Snapshot Backup Plugin for WordPress

I’ve just finished writing a new WordPress Plugin which creates a Snapshot Backup of your entire website: that’s your Database, current WP Core, all your Themes, Plugins and Uploads. The resulting single archive file is then uploaded to an FTP repository of your choice.

Peace of mind included 😉

Download from the official WordPress Repository


Due to heavy workload and high demand I can currently no longer find the time to support Snapshot Backup. I may pick up this project again in the future and put new PHP skills to work. Thank you for being kind enough to understand.

In the meantime I’ve discovered a wonderful by Daniel Hüsken which does all I ever wanted Snapshot Backup to do and more: It’s called BackWPup – download it here. It’s way ahead of my plugin and under active development.



I’ve recently been flamed a lot by users who are less than happy with this plugin. That’s tough, so I wanted to state some very obvious facts that most of us do take for granted:

This plugin does not work for everyone. It works fine for me, and I’ve written it for me and my own servers. I’m distributing it in the hope that it will be useful to others, but with absolutely no guarantee that it will work on every Linux system out there.

You are free to use Snapshot Backup, but I strongly advise you to test it on a dummy system before deploying it to your precious live site. Users have reported every possible horror scenario, from complete site deletion to an empty database file. Please test the plugin on your system and check that it creates a reliable backup that can be restored before relying on it to work. Remember: you are using Snapshot Backup at your own risk.

Thank you!


Upload the ZIP file under Plugins – Add New – Upload. Alternatively, unzip all files and upload via FTP client manually.

Activate the plugin and find the option Snapshot Backup in your Dashboard options.


Snapshot Backup has been designed with ease of use and simplicity in mind.

Once the plugin is activated, you’ll find a new top Level Menu called Snapshot Backup on the left. Under Settings you configure your FTP Details and and additional directory you’d like to back up. Now you can either head over to to Snapshot Backup and create a Snapshot manually, or you can setup automation and let the plugin create a Snapshot for you at regular intervals.

Make sure your wp-content/uploads directory is writable – Snapshot Backup needs somewhere to write files to locally before they get sent away to your FTP server (this would ideally be a second server, preferably with a different host in a different data centre).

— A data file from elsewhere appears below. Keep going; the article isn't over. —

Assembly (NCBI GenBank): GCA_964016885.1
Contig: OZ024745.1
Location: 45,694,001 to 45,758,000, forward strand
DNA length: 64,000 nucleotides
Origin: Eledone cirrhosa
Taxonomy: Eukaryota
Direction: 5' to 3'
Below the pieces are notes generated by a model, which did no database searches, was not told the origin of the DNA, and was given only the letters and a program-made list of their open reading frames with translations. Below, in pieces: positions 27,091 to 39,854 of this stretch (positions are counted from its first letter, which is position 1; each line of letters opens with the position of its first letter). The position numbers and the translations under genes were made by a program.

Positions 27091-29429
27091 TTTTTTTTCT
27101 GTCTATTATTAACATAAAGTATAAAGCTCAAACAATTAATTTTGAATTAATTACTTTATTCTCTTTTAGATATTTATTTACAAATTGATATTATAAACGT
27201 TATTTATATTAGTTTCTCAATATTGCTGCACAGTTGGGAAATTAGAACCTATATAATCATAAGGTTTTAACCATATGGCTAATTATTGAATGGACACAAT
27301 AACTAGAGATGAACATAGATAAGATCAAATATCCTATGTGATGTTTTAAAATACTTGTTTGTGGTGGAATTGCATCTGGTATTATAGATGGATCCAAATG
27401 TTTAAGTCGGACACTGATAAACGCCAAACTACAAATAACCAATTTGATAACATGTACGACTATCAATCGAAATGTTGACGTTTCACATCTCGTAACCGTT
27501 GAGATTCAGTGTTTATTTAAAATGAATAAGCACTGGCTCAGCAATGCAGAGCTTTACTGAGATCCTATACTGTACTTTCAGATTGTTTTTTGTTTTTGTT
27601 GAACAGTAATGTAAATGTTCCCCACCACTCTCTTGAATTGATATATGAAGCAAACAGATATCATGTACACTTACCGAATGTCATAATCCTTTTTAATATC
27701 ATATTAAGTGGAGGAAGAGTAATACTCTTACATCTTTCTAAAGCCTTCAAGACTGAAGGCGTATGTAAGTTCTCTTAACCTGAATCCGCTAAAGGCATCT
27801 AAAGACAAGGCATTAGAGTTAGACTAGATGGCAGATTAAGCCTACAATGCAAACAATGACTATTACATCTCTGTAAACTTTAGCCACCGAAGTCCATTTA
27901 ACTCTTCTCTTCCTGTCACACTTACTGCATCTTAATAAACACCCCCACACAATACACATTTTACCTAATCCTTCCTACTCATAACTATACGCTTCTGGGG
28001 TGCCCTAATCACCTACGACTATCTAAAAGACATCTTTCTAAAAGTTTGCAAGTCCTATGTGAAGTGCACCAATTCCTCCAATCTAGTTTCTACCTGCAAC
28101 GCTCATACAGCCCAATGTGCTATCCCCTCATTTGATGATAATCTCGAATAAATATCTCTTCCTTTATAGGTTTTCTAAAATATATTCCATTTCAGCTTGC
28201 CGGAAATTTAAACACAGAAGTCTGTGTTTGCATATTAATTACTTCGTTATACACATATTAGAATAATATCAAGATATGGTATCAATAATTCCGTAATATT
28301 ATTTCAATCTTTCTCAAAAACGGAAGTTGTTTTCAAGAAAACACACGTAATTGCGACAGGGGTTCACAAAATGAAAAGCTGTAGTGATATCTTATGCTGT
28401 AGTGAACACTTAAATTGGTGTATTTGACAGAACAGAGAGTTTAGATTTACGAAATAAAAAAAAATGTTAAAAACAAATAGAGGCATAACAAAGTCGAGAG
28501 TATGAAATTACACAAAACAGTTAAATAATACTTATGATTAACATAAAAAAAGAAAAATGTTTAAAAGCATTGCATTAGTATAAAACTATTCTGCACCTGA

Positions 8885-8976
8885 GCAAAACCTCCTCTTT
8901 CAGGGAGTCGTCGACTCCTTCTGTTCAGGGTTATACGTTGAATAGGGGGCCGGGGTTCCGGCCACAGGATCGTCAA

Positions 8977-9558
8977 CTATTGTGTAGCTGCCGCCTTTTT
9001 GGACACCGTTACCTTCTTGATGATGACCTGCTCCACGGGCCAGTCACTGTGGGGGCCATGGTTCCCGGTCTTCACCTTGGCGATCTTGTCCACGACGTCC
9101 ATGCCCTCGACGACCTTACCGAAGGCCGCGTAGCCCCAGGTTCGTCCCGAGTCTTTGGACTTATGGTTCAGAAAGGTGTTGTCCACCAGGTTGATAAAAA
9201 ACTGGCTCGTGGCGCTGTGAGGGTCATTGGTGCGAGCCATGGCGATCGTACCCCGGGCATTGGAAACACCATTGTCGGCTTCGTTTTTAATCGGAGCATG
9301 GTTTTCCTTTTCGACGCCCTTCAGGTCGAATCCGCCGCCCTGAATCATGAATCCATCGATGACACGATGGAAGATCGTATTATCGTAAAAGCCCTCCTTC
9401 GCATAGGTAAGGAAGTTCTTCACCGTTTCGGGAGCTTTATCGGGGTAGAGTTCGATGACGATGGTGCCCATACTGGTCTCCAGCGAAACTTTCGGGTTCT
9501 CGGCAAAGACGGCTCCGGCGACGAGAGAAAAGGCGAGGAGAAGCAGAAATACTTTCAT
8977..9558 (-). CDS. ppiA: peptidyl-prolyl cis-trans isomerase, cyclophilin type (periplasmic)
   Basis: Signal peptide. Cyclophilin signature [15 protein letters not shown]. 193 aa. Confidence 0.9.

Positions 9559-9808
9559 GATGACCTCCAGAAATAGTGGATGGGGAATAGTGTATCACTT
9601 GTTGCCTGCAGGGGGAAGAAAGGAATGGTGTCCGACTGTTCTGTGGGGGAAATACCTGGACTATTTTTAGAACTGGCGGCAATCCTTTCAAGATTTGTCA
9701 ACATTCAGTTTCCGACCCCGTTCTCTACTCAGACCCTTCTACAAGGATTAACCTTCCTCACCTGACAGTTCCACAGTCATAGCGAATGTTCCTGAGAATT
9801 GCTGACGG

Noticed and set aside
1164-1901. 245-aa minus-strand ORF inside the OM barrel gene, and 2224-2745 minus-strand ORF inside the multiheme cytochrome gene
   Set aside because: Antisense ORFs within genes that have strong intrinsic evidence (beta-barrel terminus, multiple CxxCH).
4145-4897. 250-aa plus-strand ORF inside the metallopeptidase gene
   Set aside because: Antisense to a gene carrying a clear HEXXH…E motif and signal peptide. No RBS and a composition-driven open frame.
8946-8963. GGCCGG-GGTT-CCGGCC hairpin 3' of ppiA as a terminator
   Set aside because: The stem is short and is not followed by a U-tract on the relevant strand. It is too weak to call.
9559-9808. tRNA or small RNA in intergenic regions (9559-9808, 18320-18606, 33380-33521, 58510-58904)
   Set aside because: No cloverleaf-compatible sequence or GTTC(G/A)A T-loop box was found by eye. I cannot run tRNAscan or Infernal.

In the current release your screen will go blank while the script runs through the various stages. Depending on the size of your site this could take a while… be not alarmed and keep an eye out for the browser status bar. While it appears your browser is working Snapshot Backup is working too. I’m attempting to fix this in future releases and give you a status report of each stage.


Included since Version 2.0 we have the long awaited automation feature. This creates Snapshots while you sleep and even auto deletes older ones. You can set all this up under Automation and receive a friendly email ever time a Snapshot has been created (optional).

For the automation to work I’m using the WP Cron feature, which in turn relies on your website being visited every once in a while. On live production sites with 100+ visitors per day you’ll be fine, but on low traffic sites you may notice that Snapshots are created at irregular intervals – I’m thinking of test sites with blocked search engines or brand new sites.

To help this along and make the process more accurate you can create a Cron Job which calls the index.php file in your WordPress installation directory (usually


Snapshot Backup Admin Menu
Success Screen at the end of the Backup
FTP Details Dialogue. Don't panic, your password won't show up -it's an old screenshot you know.

Snapshot Philosophy

Archiving dynamic websites isn’t all that easy and we all tend to forget that because the web is such a fluid thing. The idea of Snapshot Backup is that you may want to create an “as is” version of your entire website for archive purposes. With each click you’ll create a “time capsule” of sorts – this could be for legal, sentimental or security reasons.